Contract Language Is Key

Under the new standard, the board will first determine if the contract provision the employer relied on covers the employer's action challenged by the union. "Where contract language covers the act in question, the agreement will have authorized the employer to make the disputed change unilaterally, and the employer will not have violated [the NLRA]," the board said. 

[SHRM members-only HR Q&A:  What is the function of the National Labor Relations Act (NLRA)?]

However, if there are no provisions in the labor contract that cover a disputed unilateral change, the board will consider whether the union nevertheless waived its right to bargain over the change. In making this determination, the board will continue to apply the clear and unmistakable waiver analysis "to determine whether some combination of contractual language, bargaining history and past practice establishes that the union waived its right to bargain regarding a challenged unilateral change," the decision said.

"The practical effect of the board's decision here is that it removes from the equation the various factual arguments often made by unions and accepted by the board that, if an action taken by the employer was not specifically enumerated in the CBA, the employer could not undertake that action without first bargaining with the union," Turner said. As the board explained, the clear and unmistakable waiver standard imposed a nearly impossible standard on employers—one that effectively required employers to engage in "perpetual bargaining" over contractual issues thought to have been resolved already under the parties' labor contract, Turner noted.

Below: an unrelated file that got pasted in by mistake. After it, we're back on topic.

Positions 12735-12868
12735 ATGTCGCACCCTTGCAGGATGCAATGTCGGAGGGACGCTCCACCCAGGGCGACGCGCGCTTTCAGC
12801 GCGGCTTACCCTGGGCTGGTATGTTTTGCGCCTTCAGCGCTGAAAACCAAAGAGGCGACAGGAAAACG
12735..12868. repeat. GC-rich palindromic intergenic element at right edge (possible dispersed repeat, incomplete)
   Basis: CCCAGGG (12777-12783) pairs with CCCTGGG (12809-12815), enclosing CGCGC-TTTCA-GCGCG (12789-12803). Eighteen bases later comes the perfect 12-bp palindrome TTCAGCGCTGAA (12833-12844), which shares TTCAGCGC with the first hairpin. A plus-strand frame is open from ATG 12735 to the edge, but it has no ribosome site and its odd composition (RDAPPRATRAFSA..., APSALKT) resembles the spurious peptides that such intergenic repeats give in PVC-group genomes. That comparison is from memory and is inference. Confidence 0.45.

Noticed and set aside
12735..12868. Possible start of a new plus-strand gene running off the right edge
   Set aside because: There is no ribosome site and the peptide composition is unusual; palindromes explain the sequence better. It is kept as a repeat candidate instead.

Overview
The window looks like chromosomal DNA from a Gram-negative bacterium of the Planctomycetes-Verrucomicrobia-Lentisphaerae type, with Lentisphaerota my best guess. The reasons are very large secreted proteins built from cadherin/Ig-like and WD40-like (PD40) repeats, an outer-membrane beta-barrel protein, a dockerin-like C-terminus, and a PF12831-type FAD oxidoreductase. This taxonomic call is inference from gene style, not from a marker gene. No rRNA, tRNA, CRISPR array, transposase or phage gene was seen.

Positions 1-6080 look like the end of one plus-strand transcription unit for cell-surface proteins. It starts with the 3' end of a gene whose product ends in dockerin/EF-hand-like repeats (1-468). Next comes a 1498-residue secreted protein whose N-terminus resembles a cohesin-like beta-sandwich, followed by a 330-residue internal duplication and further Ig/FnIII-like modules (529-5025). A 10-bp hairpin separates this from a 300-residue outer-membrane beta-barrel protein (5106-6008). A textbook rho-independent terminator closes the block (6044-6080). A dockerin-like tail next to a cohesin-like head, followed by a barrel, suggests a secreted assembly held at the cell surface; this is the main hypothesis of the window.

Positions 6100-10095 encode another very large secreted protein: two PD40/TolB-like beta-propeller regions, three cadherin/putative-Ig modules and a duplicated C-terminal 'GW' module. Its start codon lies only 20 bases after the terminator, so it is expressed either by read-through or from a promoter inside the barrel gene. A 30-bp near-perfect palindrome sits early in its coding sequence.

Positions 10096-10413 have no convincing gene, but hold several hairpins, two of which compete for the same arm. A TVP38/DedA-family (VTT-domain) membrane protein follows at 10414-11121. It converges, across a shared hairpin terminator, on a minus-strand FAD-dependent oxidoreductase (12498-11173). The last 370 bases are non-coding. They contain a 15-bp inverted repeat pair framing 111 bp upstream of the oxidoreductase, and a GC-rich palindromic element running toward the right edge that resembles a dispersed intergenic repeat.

The prior standard "undermined the very policy objectives the act is intended to further—to encourage the process of collective bargaining, and through that process, attain a labor contract that locks in and fixes the parties' respective rights and obligations during the term of the contract," he added.

Practical Implications